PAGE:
Despite being a relative newcomer to the global music stage, Nakhane is an LGBTQ trailblazer with a powerful voice. One of South Africa’s most exciting talents as an award-winning singer, songwriter and instrumentalist, he is a truly unique voice in modern pop. Listen to his beautiful rendition of You Will Not Die from his album of the same name above.
St George's Church, Sat 19 May, 2.30pm. Book now on the event page

Catrin Finch & Seckou Keita


Between two world class virtuosos, comes a  meeting of harp and kora. Leading classical harpist Catrin Finch and inspired kora player Seckou Keita combine forces to explore the traditions of Wales and Senegal. Both nations share a centuries old bardic-griot tradition of intricate oral history expressed through music, song and verse. The harp and the kora, instruments from the same family, occupy a vital place in these rich cultures. Catrin and Seckou dig deep into Manding and Celtic roots whilst adding a fresh sound of their own. They will be performing music from their long-awaited second album Soar, inspired by the migration of the osprey.
St George's Church, Sat 26 May, 2.30pm. Book now on the event page. 

Les Amazones d’Afrique

West Africa's first all-female super group has formed in the fight against violence towards women. This incredible collective of female stars are singing out against gender inequality over a soundtrack of funk, blues and dub. Inspired by the formidable warriors of Dahomey, Les Amazones d’Afrique elegantly combine the Mandingo tradition with the power of today’s African megacities. The women of Les Amazones d'Afrique have decided to use music as their weapon in an attempt to address the mentalities that continue to perpetuate disempowerment.

This collective features some of the greatest Malian musicians of the moment: Mamani Keita, Rokia Koné, Mariam Doumbia, Awa Singho and Mariam Koné. Between them they have years of charitable work supporting other women, alongside personal struggles of illness and disability that have been overcome.
Brighton Dome Concert Hall, Thu 24 May, 7.30pm. Book now on the event page. 

For more information on the many other amazing performances including Amanda PalmerXylouris White and Lankum, see the full Contemporary Music Programme. You can discover more about the great gigs coming up this May in the second part of our Brighton Festival Music blog.

Grime, art and science collide to re-imagine culture for Brighton Festival

Last Dance: The Wave Epoch is a unique collaboration between grime DJ and producer Elijah, musician GAIKA and visual artists Haroon Mirza and Jack Jelfs that imagines what culture will be like in 2000 years time.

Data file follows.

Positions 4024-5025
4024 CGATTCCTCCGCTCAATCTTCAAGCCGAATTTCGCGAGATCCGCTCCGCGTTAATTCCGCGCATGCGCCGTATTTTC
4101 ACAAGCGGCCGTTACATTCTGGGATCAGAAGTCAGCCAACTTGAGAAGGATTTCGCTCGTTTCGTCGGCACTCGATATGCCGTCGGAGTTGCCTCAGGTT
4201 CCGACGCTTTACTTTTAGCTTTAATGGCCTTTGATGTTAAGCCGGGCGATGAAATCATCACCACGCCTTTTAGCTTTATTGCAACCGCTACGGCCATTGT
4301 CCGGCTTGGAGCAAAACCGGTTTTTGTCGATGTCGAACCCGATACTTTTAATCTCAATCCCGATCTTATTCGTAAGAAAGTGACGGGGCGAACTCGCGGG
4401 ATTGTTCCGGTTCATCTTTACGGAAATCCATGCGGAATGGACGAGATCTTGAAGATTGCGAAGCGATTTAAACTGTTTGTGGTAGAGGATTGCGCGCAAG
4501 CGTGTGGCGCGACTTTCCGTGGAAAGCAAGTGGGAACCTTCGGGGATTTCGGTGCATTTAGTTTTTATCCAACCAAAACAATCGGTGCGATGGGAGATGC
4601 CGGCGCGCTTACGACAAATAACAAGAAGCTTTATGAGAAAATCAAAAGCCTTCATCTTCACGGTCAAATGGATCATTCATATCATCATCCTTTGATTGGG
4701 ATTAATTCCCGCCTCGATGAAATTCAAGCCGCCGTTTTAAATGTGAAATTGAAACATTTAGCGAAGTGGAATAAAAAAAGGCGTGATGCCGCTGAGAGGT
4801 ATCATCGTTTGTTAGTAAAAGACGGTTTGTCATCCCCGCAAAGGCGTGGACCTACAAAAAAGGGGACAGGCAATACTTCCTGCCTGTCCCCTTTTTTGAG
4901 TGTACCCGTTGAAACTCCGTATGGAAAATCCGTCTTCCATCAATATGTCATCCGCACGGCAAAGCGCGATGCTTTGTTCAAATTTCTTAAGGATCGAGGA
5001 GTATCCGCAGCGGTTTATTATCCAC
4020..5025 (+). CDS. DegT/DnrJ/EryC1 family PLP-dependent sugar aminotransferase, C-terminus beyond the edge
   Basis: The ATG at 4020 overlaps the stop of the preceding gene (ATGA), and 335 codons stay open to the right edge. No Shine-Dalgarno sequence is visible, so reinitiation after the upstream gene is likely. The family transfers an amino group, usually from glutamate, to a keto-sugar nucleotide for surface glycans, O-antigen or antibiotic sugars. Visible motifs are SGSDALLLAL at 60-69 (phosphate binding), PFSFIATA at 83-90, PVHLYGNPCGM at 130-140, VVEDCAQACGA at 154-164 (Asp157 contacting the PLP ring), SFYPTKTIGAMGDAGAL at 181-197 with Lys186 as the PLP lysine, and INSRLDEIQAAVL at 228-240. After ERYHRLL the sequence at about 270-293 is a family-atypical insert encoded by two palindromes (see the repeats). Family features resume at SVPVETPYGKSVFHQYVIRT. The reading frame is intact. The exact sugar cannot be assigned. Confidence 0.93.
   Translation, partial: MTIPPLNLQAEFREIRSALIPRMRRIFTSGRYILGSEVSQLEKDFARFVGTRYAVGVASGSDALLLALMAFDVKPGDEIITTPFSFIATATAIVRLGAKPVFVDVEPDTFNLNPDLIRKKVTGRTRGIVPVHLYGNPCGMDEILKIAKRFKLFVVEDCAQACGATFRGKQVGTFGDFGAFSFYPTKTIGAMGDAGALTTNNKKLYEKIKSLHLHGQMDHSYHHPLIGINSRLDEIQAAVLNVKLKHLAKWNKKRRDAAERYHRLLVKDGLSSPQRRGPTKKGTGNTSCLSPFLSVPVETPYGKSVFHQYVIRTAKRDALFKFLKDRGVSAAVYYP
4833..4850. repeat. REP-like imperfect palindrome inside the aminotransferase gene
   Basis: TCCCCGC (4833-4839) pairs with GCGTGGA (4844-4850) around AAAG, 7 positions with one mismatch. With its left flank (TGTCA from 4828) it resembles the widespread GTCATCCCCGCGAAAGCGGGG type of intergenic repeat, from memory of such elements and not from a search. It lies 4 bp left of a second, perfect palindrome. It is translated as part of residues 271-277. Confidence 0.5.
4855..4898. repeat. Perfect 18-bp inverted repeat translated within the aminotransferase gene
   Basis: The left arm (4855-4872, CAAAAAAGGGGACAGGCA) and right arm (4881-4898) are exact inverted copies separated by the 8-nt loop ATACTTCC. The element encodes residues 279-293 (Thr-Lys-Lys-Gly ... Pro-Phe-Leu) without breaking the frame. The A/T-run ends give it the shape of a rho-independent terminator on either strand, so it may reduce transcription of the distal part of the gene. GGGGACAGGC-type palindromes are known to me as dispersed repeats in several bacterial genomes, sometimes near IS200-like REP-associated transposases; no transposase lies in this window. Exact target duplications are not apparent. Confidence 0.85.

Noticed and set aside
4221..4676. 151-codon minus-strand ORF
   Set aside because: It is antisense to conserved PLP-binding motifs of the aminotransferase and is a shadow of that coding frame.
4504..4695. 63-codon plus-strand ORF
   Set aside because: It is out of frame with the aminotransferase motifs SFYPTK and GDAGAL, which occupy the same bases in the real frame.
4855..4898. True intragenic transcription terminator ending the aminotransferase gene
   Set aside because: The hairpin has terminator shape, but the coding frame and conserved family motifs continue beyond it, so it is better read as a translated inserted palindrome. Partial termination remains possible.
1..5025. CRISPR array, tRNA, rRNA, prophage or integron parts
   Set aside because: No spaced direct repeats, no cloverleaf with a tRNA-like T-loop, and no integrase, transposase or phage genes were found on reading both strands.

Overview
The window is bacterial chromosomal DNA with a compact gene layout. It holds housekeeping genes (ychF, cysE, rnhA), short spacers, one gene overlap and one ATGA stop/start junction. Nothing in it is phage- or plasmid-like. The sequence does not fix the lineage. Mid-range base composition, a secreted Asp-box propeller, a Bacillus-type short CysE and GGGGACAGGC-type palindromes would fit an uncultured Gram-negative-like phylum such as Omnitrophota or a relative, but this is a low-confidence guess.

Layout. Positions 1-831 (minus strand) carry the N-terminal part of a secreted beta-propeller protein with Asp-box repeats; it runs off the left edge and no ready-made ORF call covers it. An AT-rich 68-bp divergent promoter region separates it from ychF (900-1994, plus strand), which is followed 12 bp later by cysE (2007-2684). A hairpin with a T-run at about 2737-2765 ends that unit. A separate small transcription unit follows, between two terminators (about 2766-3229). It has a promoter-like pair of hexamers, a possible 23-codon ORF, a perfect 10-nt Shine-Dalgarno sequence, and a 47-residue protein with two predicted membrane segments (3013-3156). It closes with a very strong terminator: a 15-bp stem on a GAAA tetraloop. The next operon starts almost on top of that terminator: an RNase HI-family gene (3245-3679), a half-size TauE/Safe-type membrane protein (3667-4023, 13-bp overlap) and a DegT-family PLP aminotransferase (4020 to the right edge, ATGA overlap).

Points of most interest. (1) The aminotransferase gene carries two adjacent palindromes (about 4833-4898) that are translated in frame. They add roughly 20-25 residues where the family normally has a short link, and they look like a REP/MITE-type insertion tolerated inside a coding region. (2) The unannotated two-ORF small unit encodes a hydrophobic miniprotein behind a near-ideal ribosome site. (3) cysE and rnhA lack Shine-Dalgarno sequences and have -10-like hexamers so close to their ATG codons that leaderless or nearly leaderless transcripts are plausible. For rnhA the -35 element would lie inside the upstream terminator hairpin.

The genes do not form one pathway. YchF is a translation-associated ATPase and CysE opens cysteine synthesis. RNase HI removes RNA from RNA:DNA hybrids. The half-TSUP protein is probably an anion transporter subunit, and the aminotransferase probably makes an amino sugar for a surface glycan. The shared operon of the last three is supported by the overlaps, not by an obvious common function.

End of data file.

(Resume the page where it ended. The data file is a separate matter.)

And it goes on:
Devised and created at the world’s largest scientific experiment – the Large Hadron Collider at CERN – the immersive club experience imagines a scenario where the collider has been rediscovered by a future civilisation and turned into a ceremonial site, similar to Stonehenge.

Elijah, whose label, Butterz, has made him a leading name in grime, has been Artistic Director at Lighthouse developing the Last Dance programme for the past year. Last Dance is a series of events that look at the changing nature of club culture, of which The Wave Epoch is the great crescendo.

Elijah says: Last Dance: The Wave Epoch [is] a club experience with a deeper layer, full of sound, music, and colour. The ecosystem of club culture is breaking down. Clubs are shutting down; music ownership is going over to streaming services. Because of that, the spaces where young musicians and artists collaborate are changing.

“I’ve been playing in clubs all over the world for ten years, and I’ve seen culture changing right in front of me. Technology plays a big part of that change – camera phones have now become a big part of a club experience – images and video are part of the dance floor. So, social platforms like Instagram, Instagram stories and Snapchat become an immediate contact to a different audience. Whatever new technology comes in, people won’t stop gathering together for a shared experience. Last Dance: The Wave Epoch is a physical manifestation of all these ideas.”

Collaborating on Last Dance: The Wave Epoch are internationally acclaimed visual artists Haroon Mirza and Jack Jelfs who are renowned for creating immersive environments by connecting light, sound, music, video, text and performance and building on a mutual fascination with media, time and transmission. GAIKA is an artist and musician whose expansive, experimental sound blends the sonic textures of the streets, influenced by Brixton, Jamaica and Grenada.

Also performing at Last Dance: The Wave Epoch are two Brighton based DJ collectives: all-female DJ collective Shook, who specialise in Jersey club, footwork, hip-hop and trap, and Off-Peak, an underground club night run by a collective of artists and producers specialising in grime, dubstep and UK garage.

For more information visit lighthouse.org.uk, or the event page on the Brighton Festival website.

Folk group Lankum score a double win at the 2018 Folk Awards

The self-called "Dublin folk miscreants", Lankum, were big winners at the BBC Radio 2 Folk Awards at Belfast's Waterfront Hall on Wednesday, winning two awards on the night.

Combining distinctive four-part vocal harmonies with arrangements of uilleann pipes, concertina, Russian accordion, fiddle and guitar, and with a repertoire spanning music-hall ditties and street-songs, classic to their own original material, this Dublin four-piece are at the forefront of bringing traditional song to a new generation. Mark Radcliffe calls them ‘a turning point in folk… [the] authentic voice of the streets’.